There should be no real dispute that reasonable but negligenct claims decisions are not actionable, and that intentionally malicious claims decisions are actionable , under the bad faith statute.  The  current battleground in Pennsylvania appears to be the class of claims decisions which lie in the twilight between these two signposts, i.e., claims decisions made recklessly, and wanton disregard to the insured’s rights.   Rancosky is an attempt to find clarity in this twilight.

 

 

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BREAKING NEWS — Pa. Supreme Court To Consider Whether Ill Will Is Prerequisite To Establishing Bad Faith

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HARRISBURG, Aug. 30 – The Pa. Supreme Court issued a ruling granting  appeal in a bad faith case to consider whether proof of ill will or motive is a prerequisite to establishing liability under the Pa. Bad Faith Statute, 42 Pa.C.S.A. §8371.

In Rancosky v. Wash. National Ins. Co. , 2016 Pa. LEXIS 1910 (Pa. Aug. 30, 2016), the state’s highest court ruled it will undertake limited review of a Pa. Superior Court ruling which granted a new trial to a bad faith plaintiff, an estate executor, after the trial court found for Washington National following a non-jury trial in a dispute over a cancer insurance policy.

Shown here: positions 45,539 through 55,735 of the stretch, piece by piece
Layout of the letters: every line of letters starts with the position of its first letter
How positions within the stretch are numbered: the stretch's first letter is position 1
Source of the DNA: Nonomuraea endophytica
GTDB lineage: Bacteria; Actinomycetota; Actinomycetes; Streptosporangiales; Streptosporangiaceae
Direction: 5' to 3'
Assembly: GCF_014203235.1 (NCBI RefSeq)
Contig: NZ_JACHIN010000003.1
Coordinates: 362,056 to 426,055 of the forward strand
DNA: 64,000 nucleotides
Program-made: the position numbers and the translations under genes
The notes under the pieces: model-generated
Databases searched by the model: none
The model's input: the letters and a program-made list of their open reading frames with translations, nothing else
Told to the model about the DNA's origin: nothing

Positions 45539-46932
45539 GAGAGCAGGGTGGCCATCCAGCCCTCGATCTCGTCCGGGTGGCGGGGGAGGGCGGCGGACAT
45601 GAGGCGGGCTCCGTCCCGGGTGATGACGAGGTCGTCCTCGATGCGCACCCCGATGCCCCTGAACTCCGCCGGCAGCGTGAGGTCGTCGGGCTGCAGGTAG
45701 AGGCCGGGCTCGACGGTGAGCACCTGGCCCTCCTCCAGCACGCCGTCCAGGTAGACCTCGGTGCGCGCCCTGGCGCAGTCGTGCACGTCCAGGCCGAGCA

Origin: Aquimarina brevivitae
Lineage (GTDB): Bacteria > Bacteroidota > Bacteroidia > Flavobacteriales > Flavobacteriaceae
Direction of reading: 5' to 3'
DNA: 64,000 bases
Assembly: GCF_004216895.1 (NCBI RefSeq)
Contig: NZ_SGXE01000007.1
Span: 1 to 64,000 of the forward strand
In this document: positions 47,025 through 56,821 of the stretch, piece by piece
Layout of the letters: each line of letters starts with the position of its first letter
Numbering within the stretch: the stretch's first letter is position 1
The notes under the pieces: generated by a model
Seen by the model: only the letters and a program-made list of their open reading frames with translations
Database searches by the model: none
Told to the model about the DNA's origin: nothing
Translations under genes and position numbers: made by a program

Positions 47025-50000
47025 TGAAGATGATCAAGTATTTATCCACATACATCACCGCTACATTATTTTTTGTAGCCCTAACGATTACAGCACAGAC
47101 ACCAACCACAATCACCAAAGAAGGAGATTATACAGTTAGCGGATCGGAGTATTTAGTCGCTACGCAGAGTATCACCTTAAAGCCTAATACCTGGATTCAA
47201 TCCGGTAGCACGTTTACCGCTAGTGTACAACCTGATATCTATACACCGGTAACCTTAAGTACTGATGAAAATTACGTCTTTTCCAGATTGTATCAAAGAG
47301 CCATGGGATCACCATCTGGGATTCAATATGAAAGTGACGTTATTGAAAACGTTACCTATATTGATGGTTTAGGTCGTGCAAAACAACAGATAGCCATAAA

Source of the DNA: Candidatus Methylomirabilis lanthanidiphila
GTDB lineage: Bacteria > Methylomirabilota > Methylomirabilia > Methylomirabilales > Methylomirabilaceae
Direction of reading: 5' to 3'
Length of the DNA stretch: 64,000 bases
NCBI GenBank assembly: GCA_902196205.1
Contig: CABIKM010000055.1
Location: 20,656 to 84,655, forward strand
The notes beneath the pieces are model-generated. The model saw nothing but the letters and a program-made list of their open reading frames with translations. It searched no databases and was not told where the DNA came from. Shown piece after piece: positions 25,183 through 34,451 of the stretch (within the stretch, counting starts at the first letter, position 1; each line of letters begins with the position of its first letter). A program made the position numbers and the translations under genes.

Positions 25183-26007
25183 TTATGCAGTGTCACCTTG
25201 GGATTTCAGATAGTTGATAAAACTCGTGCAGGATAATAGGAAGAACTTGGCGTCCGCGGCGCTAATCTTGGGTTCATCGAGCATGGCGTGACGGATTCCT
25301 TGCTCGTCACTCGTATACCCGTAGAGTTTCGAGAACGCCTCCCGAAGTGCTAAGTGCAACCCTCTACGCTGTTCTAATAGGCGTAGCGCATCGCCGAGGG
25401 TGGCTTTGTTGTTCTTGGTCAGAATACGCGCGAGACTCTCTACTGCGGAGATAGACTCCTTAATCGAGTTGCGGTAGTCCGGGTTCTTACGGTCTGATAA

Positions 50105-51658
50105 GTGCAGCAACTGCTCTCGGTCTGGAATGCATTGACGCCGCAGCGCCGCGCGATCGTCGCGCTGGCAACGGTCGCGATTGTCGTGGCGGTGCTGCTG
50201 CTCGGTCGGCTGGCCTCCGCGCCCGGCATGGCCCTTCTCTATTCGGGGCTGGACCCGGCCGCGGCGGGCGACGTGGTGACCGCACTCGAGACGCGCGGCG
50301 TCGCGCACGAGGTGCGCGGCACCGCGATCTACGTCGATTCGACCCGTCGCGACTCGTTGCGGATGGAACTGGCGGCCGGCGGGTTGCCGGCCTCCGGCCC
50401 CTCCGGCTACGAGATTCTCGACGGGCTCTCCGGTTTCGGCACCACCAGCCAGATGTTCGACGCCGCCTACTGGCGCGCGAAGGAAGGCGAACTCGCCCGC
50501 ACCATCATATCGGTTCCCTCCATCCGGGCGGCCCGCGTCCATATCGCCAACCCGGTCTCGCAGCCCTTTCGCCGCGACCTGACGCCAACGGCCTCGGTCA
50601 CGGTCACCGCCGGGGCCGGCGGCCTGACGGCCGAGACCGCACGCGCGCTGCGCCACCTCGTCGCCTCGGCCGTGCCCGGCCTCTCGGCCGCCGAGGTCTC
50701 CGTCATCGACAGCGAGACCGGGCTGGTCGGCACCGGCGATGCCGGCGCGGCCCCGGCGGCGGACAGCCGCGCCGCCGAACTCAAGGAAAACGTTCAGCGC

The Supreme Court Order indicates it will review only the following issue:

“Whether this Court should ratify the requirements of Terletsky v. Prudential Property & Casualty Insurance Co., 649 A.2d 680 (Pa. Super. 1994), appeal denied, 659 A.2d 560 (Pa. 1995), for establishing insurer bad faith under 42 Pa.C.S. § 8371, and assuming the answer to be in the affirmative, whether the Superior Court erred in holding that Terletsky factor of a “motive of self-interest or ill-will” is merely a discretionary consideration rather than a mandatory prerequisite to proving bad faith?

While recognizing that the state legislature did not define bad faith, the Superior Court held that a statutory bad faith claim under Pennsylvania’s bad faith statute had two elements:  (1) the insurer did not have a reasonable basis for denying benefits under the policy, and (2) the insurer knew of or recklessly disregarded its lack of reasonable basis in denying the claim.  According to the Superior Court opinion, the trial court granted judgment to the insurer in part because the Plaintiff “failed to prove that Conseco [predecessor to Washington Mutual]  had a dishonest purpose” or a “motive of self-interest or ill-will.”